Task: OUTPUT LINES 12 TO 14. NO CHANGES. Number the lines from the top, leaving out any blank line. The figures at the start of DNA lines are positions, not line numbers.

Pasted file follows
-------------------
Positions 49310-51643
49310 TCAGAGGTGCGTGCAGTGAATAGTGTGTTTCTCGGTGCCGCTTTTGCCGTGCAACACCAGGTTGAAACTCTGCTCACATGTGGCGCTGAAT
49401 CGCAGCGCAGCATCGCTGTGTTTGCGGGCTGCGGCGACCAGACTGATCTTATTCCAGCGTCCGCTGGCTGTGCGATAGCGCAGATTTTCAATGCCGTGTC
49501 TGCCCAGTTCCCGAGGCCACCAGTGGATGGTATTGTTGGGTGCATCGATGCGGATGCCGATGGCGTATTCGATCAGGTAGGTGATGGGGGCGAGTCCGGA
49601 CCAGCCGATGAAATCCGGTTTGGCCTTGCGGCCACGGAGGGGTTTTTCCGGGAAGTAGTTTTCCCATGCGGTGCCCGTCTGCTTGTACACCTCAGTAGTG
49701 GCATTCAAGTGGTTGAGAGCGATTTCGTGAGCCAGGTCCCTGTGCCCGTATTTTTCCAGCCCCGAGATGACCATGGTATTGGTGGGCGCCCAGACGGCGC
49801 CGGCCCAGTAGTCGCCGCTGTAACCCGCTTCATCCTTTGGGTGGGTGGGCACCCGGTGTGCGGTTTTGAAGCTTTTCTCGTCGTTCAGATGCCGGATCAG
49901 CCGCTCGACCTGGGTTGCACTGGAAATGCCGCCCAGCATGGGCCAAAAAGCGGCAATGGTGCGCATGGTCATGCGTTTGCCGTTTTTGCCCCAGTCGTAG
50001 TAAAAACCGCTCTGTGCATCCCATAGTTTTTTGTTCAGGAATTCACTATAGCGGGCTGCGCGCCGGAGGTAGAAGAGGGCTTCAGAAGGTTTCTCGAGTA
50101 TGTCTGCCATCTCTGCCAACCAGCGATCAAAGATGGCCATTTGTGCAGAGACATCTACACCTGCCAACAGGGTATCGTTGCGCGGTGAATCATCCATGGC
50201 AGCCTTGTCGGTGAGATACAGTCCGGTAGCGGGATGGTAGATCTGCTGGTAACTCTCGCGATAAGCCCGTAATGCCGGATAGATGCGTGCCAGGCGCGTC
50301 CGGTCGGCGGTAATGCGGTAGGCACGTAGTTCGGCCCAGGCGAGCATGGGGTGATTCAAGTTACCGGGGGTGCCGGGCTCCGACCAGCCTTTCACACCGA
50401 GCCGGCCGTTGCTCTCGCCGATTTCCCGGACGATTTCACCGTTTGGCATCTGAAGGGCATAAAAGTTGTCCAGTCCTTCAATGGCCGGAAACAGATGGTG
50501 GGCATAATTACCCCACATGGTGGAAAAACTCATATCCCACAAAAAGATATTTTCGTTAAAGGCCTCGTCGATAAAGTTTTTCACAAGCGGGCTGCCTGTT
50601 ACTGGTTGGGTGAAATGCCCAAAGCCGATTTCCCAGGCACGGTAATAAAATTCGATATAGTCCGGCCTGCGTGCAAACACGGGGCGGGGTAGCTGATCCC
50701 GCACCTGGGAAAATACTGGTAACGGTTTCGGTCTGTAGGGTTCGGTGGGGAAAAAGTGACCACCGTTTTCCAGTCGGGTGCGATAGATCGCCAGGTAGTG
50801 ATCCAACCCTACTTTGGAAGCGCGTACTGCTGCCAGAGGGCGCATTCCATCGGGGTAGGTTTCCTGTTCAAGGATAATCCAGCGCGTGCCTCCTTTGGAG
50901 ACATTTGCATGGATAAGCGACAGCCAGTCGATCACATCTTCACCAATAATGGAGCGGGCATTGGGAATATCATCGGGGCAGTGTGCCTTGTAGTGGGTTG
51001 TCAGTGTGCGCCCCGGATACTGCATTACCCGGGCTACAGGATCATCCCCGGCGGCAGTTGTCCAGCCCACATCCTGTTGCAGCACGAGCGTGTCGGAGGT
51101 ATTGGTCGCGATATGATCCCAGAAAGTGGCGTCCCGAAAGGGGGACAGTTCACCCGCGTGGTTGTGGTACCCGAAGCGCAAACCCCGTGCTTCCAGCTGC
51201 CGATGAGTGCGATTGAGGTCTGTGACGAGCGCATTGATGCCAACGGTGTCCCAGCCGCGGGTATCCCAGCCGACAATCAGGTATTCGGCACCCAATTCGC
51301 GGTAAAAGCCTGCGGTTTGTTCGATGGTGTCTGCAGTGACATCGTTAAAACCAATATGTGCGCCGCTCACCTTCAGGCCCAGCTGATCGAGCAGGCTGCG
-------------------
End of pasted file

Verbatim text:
50301 CGGTCGGCGGTAATGCGGTAGGCACGTAGTTCGGCCCAGGCGAGCATGGGGTGATTCAAGTTACCGGGGGTGCCGGGCTCCGACCAGCCTTTCACACCGA
50401 GCCGGCCGTTGCTCTCGCCGATTTCCCGGACGATTTCACCGTTTGGCATCTGAAGGGCATAAAAGTTGTCCAGTCCTTCAATGGCCGGAAACAGATGGTG
50501 GGCATAATTACCCCACATGGTGGAAAAACTCATATCCCACAAAAAGATATTTTCGTTAAAGGCCTCGTCGATAAAGTTTTTCACAAGCGGGCTGCCTGTT